While the subject of white versus green roofs has been debated time and again, there isn't much discussion of how to best cool metal roofs and other structures.
Researchers at Johns Hopkins University's Applied Physics Lab have come up with a solution that not only cools down metal-roofed buildings, but can extend the life of any metal structure from naval ships to playground slides.
"Most paints you use on your car or house are based on polymers, which degrade in the ultraviolet light rays of the sun," says Jason J. Benkoski, Ph.D. "So over time you'll have chalking and yellowing. Polymers also tend to give off volatile organic compounds, which can harm the environment. That's why I wanted to move away from traditional polymer coatings to inorganic glass ones."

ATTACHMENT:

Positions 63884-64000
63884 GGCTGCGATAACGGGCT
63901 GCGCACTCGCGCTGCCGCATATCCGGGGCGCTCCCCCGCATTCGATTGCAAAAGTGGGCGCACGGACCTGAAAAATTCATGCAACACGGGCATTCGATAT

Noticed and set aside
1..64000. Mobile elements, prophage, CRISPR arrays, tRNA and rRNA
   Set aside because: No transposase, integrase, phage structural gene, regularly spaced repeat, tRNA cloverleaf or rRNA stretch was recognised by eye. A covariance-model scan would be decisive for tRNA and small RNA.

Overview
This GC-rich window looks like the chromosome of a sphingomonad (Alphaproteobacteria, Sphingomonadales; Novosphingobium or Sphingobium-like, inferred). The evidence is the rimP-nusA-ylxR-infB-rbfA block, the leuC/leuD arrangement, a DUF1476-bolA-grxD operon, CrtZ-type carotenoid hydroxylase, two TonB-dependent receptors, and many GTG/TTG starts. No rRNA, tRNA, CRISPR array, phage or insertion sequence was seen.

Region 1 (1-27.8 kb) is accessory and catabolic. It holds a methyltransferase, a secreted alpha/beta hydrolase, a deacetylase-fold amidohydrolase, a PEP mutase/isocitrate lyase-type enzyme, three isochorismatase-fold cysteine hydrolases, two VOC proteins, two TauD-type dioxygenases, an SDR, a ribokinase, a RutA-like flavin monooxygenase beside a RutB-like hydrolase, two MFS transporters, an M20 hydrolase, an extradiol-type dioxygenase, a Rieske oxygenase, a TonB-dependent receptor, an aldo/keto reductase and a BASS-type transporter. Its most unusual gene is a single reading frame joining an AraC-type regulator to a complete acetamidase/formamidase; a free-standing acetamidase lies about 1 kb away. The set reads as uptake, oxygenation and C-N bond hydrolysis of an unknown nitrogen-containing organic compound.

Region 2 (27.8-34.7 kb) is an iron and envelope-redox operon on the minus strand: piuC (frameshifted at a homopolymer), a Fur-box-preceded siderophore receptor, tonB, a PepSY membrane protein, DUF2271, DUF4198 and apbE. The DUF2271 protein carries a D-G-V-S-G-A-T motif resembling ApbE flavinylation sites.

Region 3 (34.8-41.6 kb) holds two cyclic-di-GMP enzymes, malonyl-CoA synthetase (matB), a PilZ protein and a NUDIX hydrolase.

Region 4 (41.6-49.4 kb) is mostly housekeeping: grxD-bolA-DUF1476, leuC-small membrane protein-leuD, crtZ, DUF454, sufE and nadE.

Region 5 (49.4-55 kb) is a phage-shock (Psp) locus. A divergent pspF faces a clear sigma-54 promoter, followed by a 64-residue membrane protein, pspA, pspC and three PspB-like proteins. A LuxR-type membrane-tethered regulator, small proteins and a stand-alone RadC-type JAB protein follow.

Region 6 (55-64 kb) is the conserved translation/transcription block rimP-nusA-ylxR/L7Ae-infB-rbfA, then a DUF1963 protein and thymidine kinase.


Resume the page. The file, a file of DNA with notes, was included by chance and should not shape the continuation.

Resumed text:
Although glass has all of the right properties for cooling and protecting surfaces like light reflection and strength, Benkowski had to find a way around the short-comings of glass -- mainly that it's brittle. He modified potassium silicate to become a compound that when sprayed on a surface is strong and water-resistant. It also expands and contracts with metal surfaces so that it doesn't crack.
Also, because it doesn't contain any organic compounds, it should last far longer than any other paint coatings -- potentially hundreds of years.
The coating is mixed with white pigments to reflect all sunlight so that any surface it's applied to will remain at air temperature or cooler. Not only would this keep buildings cooler and the demand for air conditioning lower, but it would also prolong the life of any metal surface since exposure to extreme heat ages metal structures much more quickly.
For now, the paint is being developed for naval ships with testing starting in two years, but Benkoski expects that it will have far more commercial applications beyond that.
You can watch a video about this new coating below.